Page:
Coronavirus

Q&A with NTFB: Faith Restored in Humankind, Plus a New Delivery Partnership with Amazon

The food bank's prepackaged boxes ready for home delivery
The food bank's prepackaged boxes ready for home delivery courtesy of Amazon
The North Texas Food Bank recently began a collaboration with Amazon to deliver groceries directly to the doorsteps of families facing food insecurity.

Two food bank partners, Crossroads Community Service and Sharing Life Community Outreach, provide and prepare shelf-stable groceries and prepackage the foods in boxes. Amazon then donates the delivery services using its network of Amazon Flex drivers to make contactless, doorstep deliveries.

Through early July, together they delivered more than 7,000 pounds of food serving more than 6,000 meals to communities in the greater Dallas region.

“Our community is facing food insecurity at a level that the food bank has never seen,” said Trisha Cunningham, the food bank's president and CEO. “We are very grateful for Amazon’s partnership, as it allows us to deliver food directly to local families and seniors who are unable to travel to pick up food that they need to survive. This new, innovative delivery program helps us meet the needs of our fellow North Texans, during a period where our organization is stepping up to serve more individuals than ever before.”

click to enlarge An Amazon Flex delivery driver - COURTESY OF AMAZON
An Amazon Flex delivery driver
courtesy of Amazon
Like many others, Cunningham is adapting to a vastly changing landscape. In 2019, the NTFB provided more than 70 million meals in the North Texas area, a mission that came with its own sets of challenges. The COVID-19 pandemic has launched the challenges of assisting food-insecure families into a new realm. 

We asked Cunningham four questions as the organization moves forward to help others in 2020.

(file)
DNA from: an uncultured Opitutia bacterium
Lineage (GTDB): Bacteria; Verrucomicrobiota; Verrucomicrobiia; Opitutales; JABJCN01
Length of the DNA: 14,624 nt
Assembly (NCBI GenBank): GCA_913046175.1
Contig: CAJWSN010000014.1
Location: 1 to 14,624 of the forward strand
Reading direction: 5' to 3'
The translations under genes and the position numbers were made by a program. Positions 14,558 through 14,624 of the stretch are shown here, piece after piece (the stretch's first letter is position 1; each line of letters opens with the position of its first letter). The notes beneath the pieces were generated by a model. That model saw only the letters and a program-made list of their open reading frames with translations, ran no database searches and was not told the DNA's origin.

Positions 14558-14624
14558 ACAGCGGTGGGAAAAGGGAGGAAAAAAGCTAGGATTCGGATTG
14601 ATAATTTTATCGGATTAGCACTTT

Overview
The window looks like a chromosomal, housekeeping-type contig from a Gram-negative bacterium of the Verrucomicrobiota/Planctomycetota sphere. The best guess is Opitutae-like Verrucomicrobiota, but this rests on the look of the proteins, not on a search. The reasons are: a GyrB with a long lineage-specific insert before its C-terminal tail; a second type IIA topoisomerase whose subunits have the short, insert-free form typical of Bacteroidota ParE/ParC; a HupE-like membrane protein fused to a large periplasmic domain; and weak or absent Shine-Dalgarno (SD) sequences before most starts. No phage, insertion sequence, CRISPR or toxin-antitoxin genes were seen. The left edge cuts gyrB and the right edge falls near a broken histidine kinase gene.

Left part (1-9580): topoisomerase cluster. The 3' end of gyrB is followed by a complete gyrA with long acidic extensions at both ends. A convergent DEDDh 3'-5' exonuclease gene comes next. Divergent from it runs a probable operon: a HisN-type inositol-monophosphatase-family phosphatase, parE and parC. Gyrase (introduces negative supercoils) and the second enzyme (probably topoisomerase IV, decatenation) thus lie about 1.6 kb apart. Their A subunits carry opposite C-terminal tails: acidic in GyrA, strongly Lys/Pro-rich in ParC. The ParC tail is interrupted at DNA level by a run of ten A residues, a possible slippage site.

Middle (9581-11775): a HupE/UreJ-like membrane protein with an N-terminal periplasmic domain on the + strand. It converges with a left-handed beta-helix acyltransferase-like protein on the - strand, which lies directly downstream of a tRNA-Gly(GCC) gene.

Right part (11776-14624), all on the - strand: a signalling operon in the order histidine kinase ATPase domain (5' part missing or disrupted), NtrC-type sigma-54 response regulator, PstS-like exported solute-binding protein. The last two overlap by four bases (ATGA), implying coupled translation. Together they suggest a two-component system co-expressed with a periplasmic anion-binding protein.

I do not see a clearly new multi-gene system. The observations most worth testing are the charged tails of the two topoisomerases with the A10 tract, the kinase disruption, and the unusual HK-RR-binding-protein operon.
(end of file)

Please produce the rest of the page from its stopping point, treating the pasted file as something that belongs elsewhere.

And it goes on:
What have the past three months taught you?

"Our NTFB team can make the impossible possible; they are resilient and quickly flipped our business operations to be able to safely distribute to those in need. Our food distribution doubled because of their 'whatever it takes' attitude, and we have seen leaders rise to meet new challenges that may not have had the opportunity in normal circumstances. Also, no one wants people to go hungry — from individuals to corporations, to elected officials, to community partners — they all wanted to do what they could to help their fellow neighbors at a time when they need it most. 

What's the best way people can help solve hunger in North Texas?

"Funds overwhelmingly make the biggest difference, as NTFB is a true value at $1 equals three meals. It allows us the flexibility to purchase the quantity and mix of nutritious items needed for safe distribution and operations."

(Contributions can be made online.)

click to enlarge Trisha Cunningham, president and CEO of the North Texas Food Bank - NORTH TEXAS FOOD BANK
Trisha Cunningham, president and CEO of the North Texas Food Bank
North Texas Food Bank
In an effort to find good amidst all the bad news lately, from unemployment to the pandemic, can you share with us one bright spot from your position at the NTFB?  

"My faith has certainly been restored in humankind. The brightest spot has been the community, as their response and support have been unparalleled. We have had so many step up using their resources to help others: senior citizens donating their stimulus checks; businesses donating proceeds of mask-making, photography or other goods; children raising funds by selling their toys or chalk art; food recipients donating blood and so many more examples."

Is there anything else you would like people to know? 

"First of all, we could not make a dent in hunger without our steadfast 250+ nonprofit agencies with food pantries and other feeding programs in our 13-county feeding network. While about 80% of their food comes from NTFB, they provide additional services that help those in need get back on their feet. By working with two of our larger partners, Sharing Life Community Outreach and Crossroads Community Services, Amazon helps ensure those who are homebound are able to access healthy food. This is the latest innovation of our partnership that has also included food and funds for several years. That support is invaluable, especially during these times. We’ve also had donations of warehouse space, equipment and even lunches as our staff works hard to meet the unprecedented needs. This generosity keeps us fueled — literally."
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Lauren Drewes Daniels is the Dallas Observer's food editor. She started writing about local restaurants, chefs, beer and kouign-amanns in 2011. She's driven through two dirt devils and is certain they were both some type of cosmic force.